The epic created by Valmiki, in its present form consists of seven books or kandas, enshrining therein nearly twenty-four thousand verses. The principal contents of the epic, too, have already been highlighted in the introductory chapter in this work. As in the case of the Mahabharata the Ramayana too has not come down to us in its original form. The scholars believe that the whole of the book VII and part of book I. are the later additions to the main Rama epic, for these two books contain a number of topics which have no, or slight links with the main story. This view has been contested by others like Svami Karpãtri, who represents the indigenous views on the subject. It is again, only here, with a few interpolated exceptions in books II-VI that Rama appears as an incarnation of Visnu (according to a school of thought) whereas elsewhere, he is only a mortal hero and in the genuine sections the Vedic god Indra, and not Visnu is given the highest place in mythology. The language and the style of the two later books also betray the hand of a different author. The text of this epic has come down to us in three different recensions, one current in the northern and southern India, the other in eastern India and the third in the north-western India. These three recensions vary amongst themselves very widely and as such it is quite difficult to speak definitely of the original form of the Ramayana. Obviously the differences must have been mainly due to the oral transmission of the text for many centuries, during which the scholars might have taken some liberty in adding or deleting certain passage to cater to the taste of the audience. It was only when the epic was written down that it must have assumed a definite form to which there were no substantial additions and alterations. From the numerous references to the Ramayana and its author Valmiki, in the Mahabharata, and its original version in the same epic of Rama’s story, as is found in the present Ramayana, and also from a mention in the Harivamsa Purana its present form must have existed at least a few centuries before the start of the tendency in the Indian literary traditions for making interpolations in the various Ramayana texts, at some stage or the other and these interpolations sometimes were so complete and comprehensive that sometimes it would be difficult to trace them out.

The Place of Origin

The available evidence indicates that the Ramayana was composed in the country of which Ayodhya was the capital the royal residence of the race of Iksvaku. This is stated in book I, that the Ramayana arose in the family of the Iksvakus; the hermitage of Valmiki is described in book VII, as having been situated on the south bank of the Ganga and the poet must have been connected with Ayodhya, for Sita, the spouse of Rama, sought refuge in his forest retreat, when her twin sons were born, brought up and taught of reciting the epic by the poet. In or near Ayodhya, therefore Valmiki may be expected to have worked a homogeneous whole the various epic tales current among the court bards of Ayodhya, about the life of the Iksvaku hero, Rama. This poem was then carried by the bards who wandered about reciting it in different parts of the country.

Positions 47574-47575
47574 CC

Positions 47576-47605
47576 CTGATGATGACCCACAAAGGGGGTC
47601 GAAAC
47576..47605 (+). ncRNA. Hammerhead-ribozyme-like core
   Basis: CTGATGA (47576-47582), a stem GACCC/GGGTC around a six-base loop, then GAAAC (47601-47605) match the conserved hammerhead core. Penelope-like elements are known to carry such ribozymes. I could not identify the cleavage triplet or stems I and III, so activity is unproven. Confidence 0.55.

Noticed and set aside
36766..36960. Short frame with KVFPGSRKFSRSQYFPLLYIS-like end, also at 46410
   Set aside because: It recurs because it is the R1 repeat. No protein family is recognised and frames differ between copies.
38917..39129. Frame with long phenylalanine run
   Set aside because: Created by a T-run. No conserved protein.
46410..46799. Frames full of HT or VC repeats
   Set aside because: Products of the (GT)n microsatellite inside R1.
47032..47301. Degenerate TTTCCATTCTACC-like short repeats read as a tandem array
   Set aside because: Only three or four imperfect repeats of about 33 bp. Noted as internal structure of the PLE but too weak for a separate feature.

The Period

The question of the Ramayana has been a matter of controversy, because the arguments bearing on it are rather inconclusive. There is no evidence to show that the Ramayana and the Mahabharata existed even in the earliest beginnings before the end of the Vedic period taken to be 800 ac by the western scholars. As to the relative age of the two epics, it is probable, that (tie original form of the Ramayana was finished before the epic nucleus of die Mahabharata had assumed definite stage for, while the leading characters of the latter are not referred to in the Ramayana, the story of Rama is often mentioned in the sister epic. Again two of the Valmiki’s lines (V1.21.28) ire quoted in a passage of the Mahabharata (VIJ.143.68) in which there is IIII reason to regard as a later addition. There is an episode of Rama (Ramopakhyana) in the Mahabharata that presupposes this existence of the extended Ramayana in which Rama was already considered as Visnu. The Ramayana was already along with its later parts a complete work by about the beginning of the Christian era and was treated as an ancient book by the (hue the other epic had more or less attained its final shape by about the fourth century AD with this divergence in dates when their growth was completed the presentation of all the old parts of the Mahabharata with new matter is in keeping, while in the Ramayana such permeation hardly extends beyond the first and the last books. Both the epic have not only, in their hooks, many phrases, proverbial idioms, and whole lines in command, but, also betray a far reaching general agreement in language, style and metre. Thus it may safely be stated that the period of the growth of the Ramayana coincides with both of the Mahabharata though it came sooner to an end.